Forgot your password?  

Resources for students & teachers

This eBook from the Gutenberg Project consists of approximately 68 pages of information about Saratoga and How to See It.

The hops are free to all the guests.  An admission of $1 is customary at the balls, and choice refreshments are served.  Upon ball nights, the tasteful iron bridge which connects Congress Hall with its ball-room, and the grounds of the Grand Union, are illuminated by colored lights, presenting a fairy-like scene of bewildering beauty.  Upon these occasions a large proportion of the population, both exotic and native, come forth as upon a festal day.

The Races

Occur the middle of July, and the second week in August, and are under the charge of the Saratoga Racing Association.

The race-course is about a mile from Congress Spring.  It was laid out in 1866, by C.H.  Ballard, an accomplished surveyor, and is unsurpassed, if equaled, by any race-course in America, not excepting the famous Fashion course on Long Island.  The swiftest and most noted racers in the Union are brought here, and many of the most remarkable races known to sportsmen have occurred on these grounds.

Indian Camp.

A few steps from Congress Spring, directly past the Saratoga Club-House, leads you to a wicket gate marked “Circular, Railway and, Indian, Camp.”

The Indians are not such as figure conspicuously in the early annals of our country and in our favorite romances—­as Eli Perkins says—­“far different!” They are simply a Canadian Gypsy band, part low French and part low Indian blood.  They come here annually with an eye to business, and open their weird camp to the public simply as a speculation, offering for sale the various trinkets to which their labor is directed.

The white tents glistening among the green hemlocks, and the rustic lodges displaying the gayly decorated bow and quiver, make a picture somewhat attractive; but the Indians themselves are dirty and homely, and far from inviting in their appearance.  The slim, blackeyed, barefooted boys, who pester you with petitions to “set up a cent,” as a mark for their arrows, have a sort of Gypsy picturesqueness, however; and as one walks down the little street between the huts—­half tent and half house—­he may get an occasional glimpse of a pappoose swinging in a hammock, and thank his stars for even such a fractional view of the pristine life.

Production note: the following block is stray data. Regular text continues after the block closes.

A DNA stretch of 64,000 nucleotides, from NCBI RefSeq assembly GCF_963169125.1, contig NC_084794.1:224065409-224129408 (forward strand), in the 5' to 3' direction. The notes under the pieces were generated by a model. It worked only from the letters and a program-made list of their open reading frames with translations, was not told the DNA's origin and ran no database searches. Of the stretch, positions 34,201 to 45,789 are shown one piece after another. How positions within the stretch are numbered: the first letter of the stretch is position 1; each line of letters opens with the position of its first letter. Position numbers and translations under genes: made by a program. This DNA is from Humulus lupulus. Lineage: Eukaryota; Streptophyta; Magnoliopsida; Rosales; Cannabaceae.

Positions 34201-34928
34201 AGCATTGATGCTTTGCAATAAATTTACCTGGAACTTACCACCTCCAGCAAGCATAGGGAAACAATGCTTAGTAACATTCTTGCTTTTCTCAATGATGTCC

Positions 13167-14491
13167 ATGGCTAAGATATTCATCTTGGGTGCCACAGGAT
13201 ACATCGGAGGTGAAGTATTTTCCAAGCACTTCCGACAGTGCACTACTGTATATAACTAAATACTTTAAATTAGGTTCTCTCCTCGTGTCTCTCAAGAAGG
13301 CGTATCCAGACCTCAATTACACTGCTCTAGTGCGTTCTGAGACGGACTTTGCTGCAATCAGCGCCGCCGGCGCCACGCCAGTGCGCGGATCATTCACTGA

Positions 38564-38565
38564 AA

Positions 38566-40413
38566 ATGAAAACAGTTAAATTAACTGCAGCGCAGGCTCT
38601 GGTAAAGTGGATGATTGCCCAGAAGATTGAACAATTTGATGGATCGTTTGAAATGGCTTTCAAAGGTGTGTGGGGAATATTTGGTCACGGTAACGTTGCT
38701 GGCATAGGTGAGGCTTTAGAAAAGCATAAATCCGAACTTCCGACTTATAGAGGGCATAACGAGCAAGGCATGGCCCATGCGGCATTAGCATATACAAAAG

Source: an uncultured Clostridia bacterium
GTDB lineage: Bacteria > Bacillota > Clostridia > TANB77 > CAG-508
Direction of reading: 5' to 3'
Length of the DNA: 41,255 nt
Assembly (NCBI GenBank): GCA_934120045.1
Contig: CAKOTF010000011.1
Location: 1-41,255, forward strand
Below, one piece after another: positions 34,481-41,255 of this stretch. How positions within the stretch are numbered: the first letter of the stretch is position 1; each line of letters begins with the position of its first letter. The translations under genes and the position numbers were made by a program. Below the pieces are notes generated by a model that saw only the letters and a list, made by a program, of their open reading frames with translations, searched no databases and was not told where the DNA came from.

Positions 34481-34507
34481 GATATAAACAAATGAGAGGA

The Circular Railway

Is connected with the Indian Camp.  An opportunity is here afforded for enthusiasts and very gallant gentlemen to test their strength and patience, by propelling themselves and friends round the circle in one of the cars.  The recreation requires the expenditure of no little strength, and is only accomplished by the sweat of some one’s brow, but it is preferable, doubtless, to “swinging round the circle.”

Within a few feet of the Circular Railway is a spring of pure soft water.  The water is quite drinkable, and is esteemed unusually pure and wholesome.  The well water of the town is good, and the water from Excelsior Lake, which has lately been introduced throughout the village by the Holly system, is considered superior.

Follow Us on Facebook